Join us on our travels around Europe aboard our Dutch Tjalk Francoise

  • Jill Budd

    After 6 years aboard our Narrowboat Matilda Rose in the UK, we took the plunge and shipped her across to Europe. After 2 years in Europe we knew we didn't want to return to the UK so took the plunge and purchased a 1902 20 mtr Dutch Tjalk called Francoise and are now continuing our travels of the waterways of Europe in a buxom wench

  • December 2015
    M T W T F S S
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Life in Port

Posted by contentedsouls on 14/12/2015

Despite the previous owners, and us, keeping quiet about the sale and purchase of Francoise until the last moment; news travels fast within a port/winter mooring community. As we finished unloading the car alongside the boat on Saturday (a considerably easier job than loading it), we were frequently interrupted from our chores by numerous boaters popping by to introduce themselves and invite us to various events. Although this slowed us down, but it was good to take a break in the sunshine after the previous few days and there were no longer time pressures on us (we weren’t even living in a mess due to the fact that everything was being dumped in the spare room). What staggered me was the sheer amount of information that people knew about us!!

They knew we were British, had a narrowboat, cruised throughout the previous winter and that I was wearing blue knickers!!! That, I suppose, is inevitable but not something we’re used to – we rarely stay put anywhere for 9 days and even if we do it is usually in the middle of nowhere. Having said that, everyone has been delightful; making sure we knew where everything was, inviting us to social functions (including Xmas day dinner on Peter and Jan’s giant converted peniche, “Rook”) and offering us lifts to useful places.

Muttley and I have been adventuring down the River Loire and the gorgeous weather has continued; so here are a few ‘back to normal’ pictures.


We also took time out to pop into town and have a quick look round – and a beer. The indoor market wasn’t too shabby either. All the wet fish stalls had little ‘breakfast bar’ type places where you can have your oysters shucked as you sip Chardonnay – how cool is that!!


We have been quite busy on the social scene too. Wednesday afternoon is ‘stitch and bitch’ on the barge of an American lady. Thursday tea time is happy hour for boaters in a portside bar – a fair few nationalities involved in that eclectic mix. G went on for a meal afterwards with several others but I was shattered and just wanted a bit of space and some peace and quiet – it was lovely to climb into my PJ’s and snuggle down with the dogs and a glass of wine ready to watch Masterchef; until, that is, G returned with friends for drinks.

Saturday morning was a special Xmas market – I imagined it to be a sort of German market like the one in Birmingham, but it was just the usual creperies, cheeses, sausages, jeans and frilly dresses (I’m still curious to know who buys them as you rarely see anyone wearing such ‘frothy’ stuff). One table stand with live puppies, goat, rabbits, etc., on it gave me a nasty moment until I saw the sign on the other side which roughly translated to, ‘animals are neither for sale nor for giving’. Mabe this is the French equivalent of,’a dog is for life, not for xmas’.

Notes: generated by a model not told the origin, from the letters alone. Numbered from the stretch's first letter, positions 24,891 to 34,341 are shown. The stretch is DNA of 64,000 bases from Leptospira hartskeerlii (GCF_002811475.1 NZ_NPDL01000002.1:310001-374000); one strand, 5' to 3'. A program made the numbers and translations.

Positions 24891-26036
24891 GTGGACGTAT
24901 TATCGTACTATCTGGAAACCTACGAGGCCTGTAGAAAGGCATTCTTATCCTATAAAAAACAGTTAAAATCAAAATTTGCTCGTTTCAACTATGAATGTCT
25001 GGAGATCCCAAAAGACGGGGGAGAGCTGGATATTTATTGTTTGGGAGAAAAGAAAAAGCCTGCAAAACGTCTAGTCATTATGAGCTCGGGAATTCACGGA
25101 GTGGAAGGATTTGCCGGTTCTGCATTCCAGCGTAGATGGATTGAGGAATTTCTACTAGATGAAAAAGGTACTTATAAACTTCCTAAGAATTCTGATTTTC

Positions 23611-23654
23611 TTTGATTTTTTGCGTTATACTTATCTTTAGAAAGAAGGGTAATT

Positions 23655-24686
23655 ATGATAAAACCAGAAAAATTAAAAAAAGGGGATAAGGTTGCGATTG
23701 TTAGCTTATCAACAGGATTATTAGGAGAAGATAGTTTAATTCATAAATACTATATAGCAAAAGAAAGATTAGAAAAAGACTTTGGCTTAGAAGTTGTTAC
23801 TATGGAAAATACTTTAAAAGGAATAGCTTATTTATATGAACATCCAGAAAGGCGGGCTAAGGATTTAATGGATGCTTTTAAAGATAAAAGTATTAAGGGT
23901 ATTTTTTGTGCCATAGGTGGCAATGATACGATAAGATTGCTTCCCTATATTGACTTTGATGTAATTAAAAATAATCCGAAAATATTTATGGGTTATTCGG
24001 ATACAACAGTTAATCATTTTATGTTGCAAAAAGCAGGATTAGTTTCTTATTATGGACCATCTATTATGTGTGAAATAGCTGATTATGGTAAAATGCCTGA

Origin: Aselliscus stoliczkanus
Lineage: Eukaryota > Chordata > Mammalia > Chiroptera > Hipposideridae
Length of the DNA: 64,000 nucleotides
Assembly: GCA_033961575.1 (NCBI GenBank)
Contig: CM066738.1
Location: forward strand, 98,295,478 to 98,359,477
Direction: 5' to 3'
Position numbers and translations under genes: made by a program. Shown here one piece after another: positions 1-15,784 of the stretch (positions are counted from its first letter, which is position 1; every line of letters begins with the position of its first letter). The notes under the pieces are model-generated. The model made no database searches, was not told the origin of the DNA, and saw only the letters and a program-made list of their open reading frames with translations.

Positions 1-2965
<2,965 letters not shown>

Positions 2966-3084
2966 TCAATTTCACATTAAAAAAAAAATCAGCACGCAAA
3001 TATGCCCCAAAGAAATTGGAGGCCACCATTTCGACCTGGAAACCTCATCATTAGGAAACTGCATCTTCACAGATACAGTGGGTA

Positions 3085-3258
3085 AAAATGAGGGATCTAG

We’d picked up a whole leg of lamb for silly money – it’s not the most common of meats here and usually very expensive – frozen, of course; so G set too to put half in the freezer. He needed to try out a few of Francoise’ tools anyway.


As it turned out we were invited for drinks Sunday afternoon on a barge owned by some lovely Aussies (thinking about it, I’ve never met an Aussie yet that I didn’t take to) so we never quite managed Sunday dinner!!!!

Back to boaty bits; we have 8 of these serious sea going portholes which I hope I never have to batten down in earnest!


… and a couple of the engine ‘ole and part of the paint store as requested!


The engine is a Ford Lehman 100 hp 509E which, we think, will use about 3.5 litres per hour … and there is the rub; we ‘think’, as we can’t take her out because the lock is closed and we’re not allowed to cruise around the harbour. Now we’re all unpacked and sorted, this is going to become increasingly frustrating; G is taking this with staggering equanimity as this has to be the biggest and bestest gadget he’s ever had and he can’t try it out although he is busy learning all the systems.

4 Responses to “Life in Port”

  1. andywindy said

    Blue Knickers? when did you start wear… Stop it Andy you’ll get a fat lip!
    Sounds like you’ve landed amongst a strong community of Boaters there, the sort that will look out for your beautiful new home for you should you leave Her for a while to go exploring or when you collect MR etc.
    I’m glad they left you the paint, when we sold our house up country we left a similar stock plus wallpaper part rolls that were left etc. I thought it was the least we could do, we had only re decorated right through a year or so before so it could have saved the new owners some money and hassle.
    It does look nice around there, another really nice set of pics Jill, thank you.


  2. KevinTOO said

    Happy Christmas to you all 🙂


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